Let us recall the experience of British physician Thomas Sydenham who lived in the seventeenth century. He was suffering from gout.
One night, in his own description, he suddenly woke up from sleep with severe pain in the great toe, like it was dislocated. Then came a slight fever with chills and shivers, increasing gradually in intensity. After some time the pain became almost unbearable.
Gout is like that. It will sneak up on us when it’s least expected. Physicians categorise it as a form of arthritis or joint inflammation. Usually, one joint is affected, but sometimes gout can strike two or more joints simultaneously.
The disease never really goes away completely, instead, it goes through flares - a sudden attack of gout pain, and remission when the patient is completely normal. Frequent bouts can lead to a serious form of arthritis.
The commonest joint affected by gout is the big toe. Other common sites include ankles, feet, elbows or knees.
A classical attack is often characterised by the sudden appearance of severe pain, redness, warmth and swelling of the joint. This usually lasts for 12-24 hours, then gradually wanes in intensity. Even without medication, the patient will be relieved of pain completely in 7-14 days. But every second of it will be hellish.
But why does this happen? This is due to excess uric acid accumulation. Our body makes this uric acid from purine found in food and drink, and then throws it out via urine.
In gout, either the production exceeds the excretion capacity or the mechanism to excrete it is defective. The consequence is uric acid crystals loading up in joints, causing pain.
Certain people have a higher likelihood of suffering from gout. Eating a diet rich in purines, e.g. red meat, sardines, scallops, trout, tuna etc. is not ideal, since it can increase production.
Male sex, obesity, diseases like diabetes, hypertension, kidney problems, and heart issues all can increase the risk. Medications, e.g. diuretics, and drinking too much alcohol are also known risk factors for gout.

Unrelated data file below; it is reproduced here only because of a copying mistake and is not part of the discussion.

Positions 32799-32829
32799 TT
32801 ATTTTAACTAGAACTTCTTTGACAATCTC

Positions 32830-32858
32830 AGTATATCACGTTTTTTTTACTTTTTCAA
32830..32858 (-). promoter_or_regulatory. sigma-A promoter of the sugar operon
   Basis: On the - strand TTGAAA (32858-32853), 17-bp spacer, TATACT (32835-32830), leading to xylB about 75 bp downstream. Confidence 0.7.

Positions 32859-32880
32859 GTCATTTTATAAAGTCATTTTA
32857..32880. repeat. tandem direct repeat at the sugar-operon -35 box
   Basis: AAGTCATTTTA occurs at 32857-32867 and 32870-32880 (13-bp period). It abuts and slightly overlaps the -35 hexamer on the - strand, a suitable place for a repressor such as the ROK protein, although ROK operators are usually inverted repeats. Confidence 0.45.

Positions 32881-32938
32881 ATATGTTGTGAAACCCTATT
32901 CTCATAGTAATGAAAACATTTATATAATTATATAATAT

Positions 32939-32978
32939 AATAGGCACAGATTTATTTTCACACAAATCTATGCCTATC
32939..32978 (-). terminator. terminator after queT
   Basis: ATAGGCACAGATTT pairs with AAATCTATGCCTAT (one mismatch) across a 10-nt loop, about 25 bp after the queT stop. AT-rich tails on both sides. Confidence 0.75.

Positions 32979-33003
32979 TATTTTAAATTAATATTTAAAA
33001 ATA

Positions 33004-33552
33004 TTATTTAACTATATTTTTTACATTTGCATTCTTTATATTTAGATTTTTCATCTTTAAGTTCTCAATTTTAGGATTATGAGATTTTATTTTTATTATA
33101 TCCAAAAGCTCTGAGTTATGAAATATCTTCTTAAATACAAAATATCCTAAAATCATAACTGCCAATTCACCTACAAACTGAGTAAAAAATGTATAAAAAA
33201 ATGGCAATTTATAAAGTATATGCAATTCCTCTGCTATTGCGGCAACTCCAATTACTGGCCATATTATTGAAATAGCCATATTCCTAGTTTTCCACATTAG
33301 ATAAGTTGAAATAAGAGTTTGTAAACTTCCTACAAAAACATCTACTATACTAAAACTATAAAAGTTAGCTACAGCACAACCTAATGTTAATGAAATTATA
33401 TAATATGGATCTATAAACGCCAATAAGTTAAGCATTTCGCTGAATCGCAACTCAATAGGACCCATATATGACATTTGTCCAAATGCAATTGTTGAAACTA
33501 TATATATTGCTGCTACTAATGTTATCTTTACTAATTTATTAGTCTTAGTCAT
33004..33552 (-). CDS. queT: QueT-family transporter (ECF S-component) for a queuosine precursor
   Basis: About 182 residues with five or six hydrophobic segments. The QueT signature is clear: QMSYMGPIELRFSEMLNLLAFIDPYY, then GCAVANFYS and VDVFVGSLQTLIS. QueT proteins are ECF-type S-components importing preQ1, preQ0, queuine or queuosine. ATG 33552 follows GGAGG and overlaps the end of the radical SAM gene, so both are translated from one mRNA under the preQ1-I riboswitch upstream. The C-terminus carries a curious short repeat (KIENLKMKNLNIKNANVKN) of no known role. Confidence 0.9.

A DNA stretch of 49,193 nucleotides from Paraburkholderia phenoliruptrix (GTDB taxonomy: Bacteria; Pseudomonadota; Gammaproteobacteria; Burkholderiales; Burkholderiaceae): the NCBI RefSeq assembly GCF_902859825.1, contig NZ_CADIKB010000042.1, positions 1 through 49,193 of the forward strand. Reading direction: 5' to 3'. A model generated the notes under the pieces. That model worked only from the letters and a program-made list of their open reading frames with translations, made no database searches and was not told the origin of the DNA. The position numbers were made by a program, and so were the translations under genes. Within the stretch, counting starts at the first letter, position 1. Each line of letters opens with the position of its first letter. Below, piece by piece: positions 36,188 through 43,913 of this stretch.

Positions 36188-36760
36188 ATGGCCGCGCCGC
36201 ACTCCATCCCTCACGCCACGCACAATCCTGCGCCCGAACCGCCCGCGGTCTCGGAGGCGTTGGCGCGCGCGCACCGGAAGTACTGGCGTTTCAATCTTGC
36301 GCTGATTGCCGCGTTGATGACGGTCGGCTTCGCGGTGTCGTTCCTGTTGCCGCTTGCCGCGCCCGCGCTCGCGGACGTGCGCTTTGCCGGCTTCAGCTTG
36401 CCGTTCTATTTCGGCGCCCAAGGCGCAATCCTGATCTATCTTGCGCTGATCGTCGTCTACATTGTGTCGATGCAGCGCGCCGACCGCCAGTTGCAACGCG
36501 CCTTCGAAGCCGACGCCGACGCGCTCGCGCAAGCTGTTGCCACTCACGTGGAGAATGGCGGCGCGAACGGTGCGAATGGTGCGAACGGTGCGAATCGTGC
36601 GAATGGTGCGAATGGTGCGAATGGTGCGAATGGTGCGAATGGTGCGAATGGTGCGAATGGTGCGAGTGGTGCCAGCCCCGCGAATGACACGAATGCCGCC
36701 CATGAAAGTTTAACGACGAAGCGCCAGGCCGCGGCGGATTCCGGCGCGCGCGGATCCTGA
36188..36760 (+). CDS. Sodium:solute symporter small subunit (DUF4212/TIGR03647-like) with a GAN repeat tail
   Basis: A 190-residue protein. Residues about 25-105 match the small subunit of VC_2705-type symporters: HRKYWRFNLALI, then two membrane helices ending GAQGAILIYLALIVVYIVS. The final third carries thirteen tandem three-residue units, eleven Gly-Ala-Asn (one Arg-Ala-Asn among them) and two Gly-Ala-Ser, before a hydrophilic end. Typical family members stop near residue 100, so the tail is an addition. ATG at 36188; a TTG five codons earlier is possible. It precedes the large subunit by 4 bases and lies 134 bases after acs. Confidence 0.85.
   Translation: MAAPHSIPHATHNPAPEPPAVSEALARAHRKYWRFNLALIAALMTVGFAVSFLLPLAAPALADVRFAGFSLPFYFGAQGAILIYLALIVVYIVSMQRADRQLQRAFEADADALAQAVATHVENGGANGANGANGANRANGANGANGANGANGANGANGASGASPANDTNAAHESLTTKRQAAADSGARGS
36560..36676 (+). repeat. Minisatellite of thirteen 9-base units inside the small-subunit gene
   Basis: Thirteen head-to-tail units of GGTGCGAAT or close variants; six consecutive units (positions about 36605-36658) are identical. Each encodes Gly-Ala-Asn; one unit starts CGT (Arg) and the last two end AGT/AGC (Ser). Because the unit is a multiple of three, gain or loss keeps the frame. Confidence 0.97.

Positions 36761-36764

If gout is suspected, a physician must be consulted immediately. Only a physician can diagnose the disease and offer guidance on how to control it. The physician may prescribe certain medications, including pain relievers which must be taken according to the instructions. Indiscriminately consuming pain medications is not a solution and will create more problems.
Apart from medications, we can take some additional measures for alleviating the pain. Pressing an ice pack against the joint sometimes helps. This can be done for 10-20 minutes at a time throughout the day.
Elevating the joint during this time is also recommended. If it is the big toe, we can always use a pillow to prop it up. If the patient needs to walk during this time, it is better to use a cane to avoid putting pressure on the affected joint.
There are some lifestyle modifications the patients can make to manage their conditions. Limiting high purine diets and eating a health balanced meal will offer some protection against frequent attacks.
Exercise helps too, but only those which do not put too much stress on the joints. Swimming, cycling or walking are good examples. The duration should be at least 2.5 hours in total every week.
Drinking plenty of water is highly advisable, as this can help flush the uric acid from the body. Eight glasses every day is the aim. In addition, sugary drinks, alcohol must be restricted or avoided entirely.
Maintaining a healthy weight is always good. This will help reduce pain, enhance function and can slow down the disease progression.